Taking drugs to fight nausea and vomiting can increase the risk of ischemic stroke, according to a new study from Inserm. Increased risks from the first days of treatment.
Anti Dopaminergic Antiemetics are associated with an increased risk of developing a stroke . It was researchers from Inserm and the University of Bordeaux who highlighted this link. The results have been published in the specialist journal British Medical Journal .
Stroke: increased risk with antipsychotic drugs already known
“To date, no study has been published evaluating the risk of ischemic stroke associated with exposure to antidopaminergic antiemetics. These drugs are however used very commonly: in 2017 in France, more than 4 million people had at least one reimbursement for metopimazine, the most used of them ”, explain the Inserm researchers.about:blank
Metopimazine is an antiemetic which is used in the management of nausea and vomiting of various origins ( acute gastroenteritis , migraine, post-operative context or in the context of chemo- or radiotherapy). It is a molecule that has antidopaminergic properties, like antipsychotic drugs . Knowing that since the 2000s, scientists have shown that taking these treatments is associated with an increased risk of stroke , they have therefore wondered about the risks associated with taking these antidopaminergic antiemetic drugs.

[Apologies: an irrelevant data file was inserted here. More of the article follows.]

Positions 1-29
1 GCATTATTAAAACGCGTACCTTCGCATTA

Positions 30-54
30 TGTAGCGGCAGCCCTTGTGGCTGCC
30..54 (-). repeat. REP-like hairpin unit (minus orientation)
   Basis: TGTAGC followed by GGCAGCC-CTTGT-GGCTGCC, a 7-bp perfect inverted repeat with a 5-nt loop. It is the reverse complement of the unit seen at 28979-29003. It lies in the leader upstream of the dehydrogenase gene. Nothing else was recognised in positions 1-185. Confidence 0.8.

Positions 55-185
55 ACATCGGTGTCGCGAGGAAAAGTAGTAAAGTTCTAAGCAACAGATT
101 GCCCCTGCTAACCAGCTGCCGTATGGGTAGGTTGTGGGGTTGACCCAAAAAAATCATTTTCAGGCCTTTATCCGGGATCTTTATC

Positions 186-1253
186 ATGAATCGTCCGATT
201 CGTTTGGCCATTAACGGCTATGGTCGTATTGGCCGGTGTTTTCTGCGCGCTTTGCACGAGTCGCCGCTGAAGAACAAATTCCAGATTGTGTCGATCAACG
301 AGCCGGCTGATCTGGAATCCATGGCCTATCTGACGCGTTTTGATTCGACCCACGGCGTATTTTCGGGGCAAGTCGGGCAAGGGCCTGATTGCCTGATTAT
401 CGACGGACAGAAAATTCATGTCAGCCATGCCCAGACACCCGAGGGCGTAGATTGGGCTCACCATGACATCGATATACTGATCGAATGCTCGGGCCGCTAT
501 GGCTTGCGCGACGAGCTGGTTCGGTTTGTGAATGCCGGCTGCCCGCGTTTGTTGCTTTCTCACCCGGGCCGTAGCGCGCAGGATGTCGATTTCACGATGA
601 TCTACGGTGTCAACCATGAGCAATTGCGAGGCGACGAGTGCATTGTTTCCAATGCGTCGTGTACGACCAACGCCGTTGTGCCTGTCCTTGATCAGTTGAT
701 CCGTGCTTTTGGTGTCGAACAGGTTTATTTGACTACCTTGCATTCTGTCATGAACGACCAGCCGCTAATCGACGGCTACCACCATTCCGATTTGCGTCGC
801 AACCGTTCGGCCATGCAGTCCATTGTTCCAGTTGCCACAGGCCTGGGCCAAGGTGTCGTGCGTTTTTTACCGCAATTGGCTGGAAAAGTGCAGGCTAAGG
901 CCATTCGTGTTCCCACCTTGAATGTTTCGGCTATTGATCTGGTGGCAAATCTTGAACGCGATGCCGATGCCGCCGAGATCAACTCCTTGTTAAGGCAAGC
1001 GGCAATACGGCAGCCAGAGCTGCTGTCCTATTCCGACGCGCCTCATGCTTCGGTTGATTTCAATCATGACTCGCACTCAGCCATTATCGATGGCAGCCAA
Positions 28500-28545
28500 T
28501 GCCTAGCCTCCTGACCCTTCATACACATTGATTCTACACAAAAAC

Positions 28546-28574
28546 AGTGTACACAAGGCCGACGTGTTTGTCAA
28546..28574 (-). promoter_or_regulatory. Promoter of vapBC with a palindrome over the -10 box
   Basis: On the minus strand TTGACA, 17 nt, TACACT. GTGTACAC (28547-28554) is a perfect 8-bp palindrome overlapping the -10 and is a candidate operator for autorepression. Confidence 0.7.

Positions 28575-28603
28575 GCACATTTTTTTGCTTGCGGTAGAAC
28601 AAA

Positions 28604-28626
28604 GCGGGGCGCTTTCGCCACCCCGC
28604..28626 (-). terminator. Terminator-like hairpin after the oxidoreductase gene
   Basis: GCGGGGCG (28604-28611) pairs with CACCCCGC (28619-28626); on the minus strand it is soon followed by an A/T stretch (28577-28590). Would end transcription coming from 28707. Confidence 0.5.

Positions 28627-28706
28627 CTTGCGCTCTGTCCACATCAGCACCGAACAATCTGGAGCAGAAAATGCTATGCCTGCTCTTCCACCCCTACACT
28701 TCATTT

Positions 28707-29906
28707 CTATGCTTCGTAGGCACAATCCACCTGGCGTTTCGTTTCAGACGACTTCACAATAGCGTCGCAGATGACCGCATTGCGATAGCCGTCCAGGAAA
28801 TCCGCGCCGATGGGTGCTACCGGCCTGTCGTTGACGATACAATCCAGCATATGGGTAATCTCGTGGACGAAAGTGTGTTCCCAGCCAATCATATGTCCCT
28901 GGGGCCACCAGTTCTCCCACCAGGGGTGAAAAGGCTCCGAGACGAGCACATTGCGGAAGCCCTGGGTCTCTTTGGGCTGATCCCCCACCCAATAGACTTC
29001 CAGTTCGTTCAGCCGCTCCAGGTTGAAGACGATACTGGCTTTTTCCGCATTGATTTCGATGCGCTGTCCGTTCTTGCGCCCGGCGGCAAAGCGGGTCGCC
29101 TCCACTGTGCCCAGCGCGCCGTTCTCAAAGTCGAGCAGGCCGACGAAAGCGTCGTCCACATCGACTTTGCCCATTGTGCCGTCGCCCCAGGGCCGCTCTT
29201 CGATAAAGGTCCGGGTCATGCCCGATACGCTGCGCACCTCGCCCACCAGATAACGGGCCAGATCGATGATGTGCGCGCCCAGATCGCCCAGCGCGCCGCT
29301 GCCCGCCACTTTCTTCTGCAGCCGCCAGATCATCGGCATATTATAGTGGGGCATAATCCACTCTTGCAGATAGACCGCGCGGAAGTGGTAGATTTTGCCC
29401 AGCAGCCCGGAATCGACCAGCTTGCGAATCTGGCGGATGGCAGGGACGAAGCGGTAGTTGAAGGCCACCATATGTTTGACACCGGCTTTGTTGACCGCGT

Antiemetics: increased risk of stroke from the first days of treatment
The researchers analyzed the data of 2,612 adults hospitalized for a first ischemic stroke and who started treatment with antiemetics in the 70 days preceding its occurrence . “In these subjects, the analyzes found a higher consumption of antiemetics in the days preceding the stroke marked by a peak in treatment initiation over this period ”, they reveal. This suggests that there would be “an increased risk of ischemic stroke at the start of use of these drugs”. These results were compared with another group of randomly selected people who did not have a stroke.
An increase in risk “two to three times higher” which was found for the three antiemetics studied: domperidone, metoclopramide and metopimazine . All medications with these chemicals have the same risk of adverse effects .
“This first study provides a strong signal , relating to drugs widely used in the general population. For the time being, it seems very important that these results can be replicated in other studies, studies which could also provide indications on the frequency of this adverse effect, which we could not measure here given the approach methodology adopted. Having precise information on the subtypes of ischemic strokes and their location would also make it possible to explore the mechanisms involved ,” explained Anne Bénard-Laribière, one of the authors of the study.
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